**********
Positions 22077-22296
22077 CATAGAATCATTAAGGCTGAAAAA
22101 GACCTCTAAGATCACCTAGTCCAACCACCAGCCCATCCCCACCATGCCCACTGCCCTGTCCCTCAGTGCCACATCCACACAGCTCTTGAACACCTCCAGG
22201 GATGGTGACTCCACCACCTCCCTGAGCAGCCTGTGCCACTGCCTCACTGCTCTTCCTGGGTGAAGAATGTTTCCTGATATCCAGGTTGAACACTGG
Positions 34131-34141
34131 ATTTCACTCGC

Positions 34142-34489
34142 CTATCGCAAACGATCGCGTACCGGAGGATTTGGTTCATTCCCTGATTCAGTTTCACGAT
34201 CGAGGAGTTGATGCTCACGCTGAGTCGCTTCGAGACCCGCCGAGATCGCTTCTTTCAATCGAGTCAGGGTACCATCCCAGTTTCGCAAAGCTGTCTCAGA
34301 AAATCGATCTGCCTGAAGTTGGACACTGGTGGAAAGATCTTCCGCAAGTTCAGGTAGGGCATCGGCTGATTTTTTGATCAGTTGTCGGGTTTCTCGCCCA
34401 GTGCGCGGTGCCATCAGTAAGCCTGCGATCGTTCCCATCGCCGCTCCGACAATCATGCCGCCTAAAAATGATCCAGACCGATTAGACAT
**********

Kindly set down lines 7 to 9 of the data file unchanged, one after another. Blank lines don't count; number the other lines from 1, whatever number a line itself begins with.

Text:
Positions 34142-34489
34142 CTATCGCAAACGATCGCGTACCGGAGGATTTGGTTCATTCCCTGATTCAGTTTCACGAT
34201 CGAGGAGTTGATGCTCACGCTGAGTCGCTTCGAGACCCGCCGAGATCGCTTCTTTCAATCGAGTCAGGGTACCATCCCAGTTTCGCAAAGCTGTCTCAGA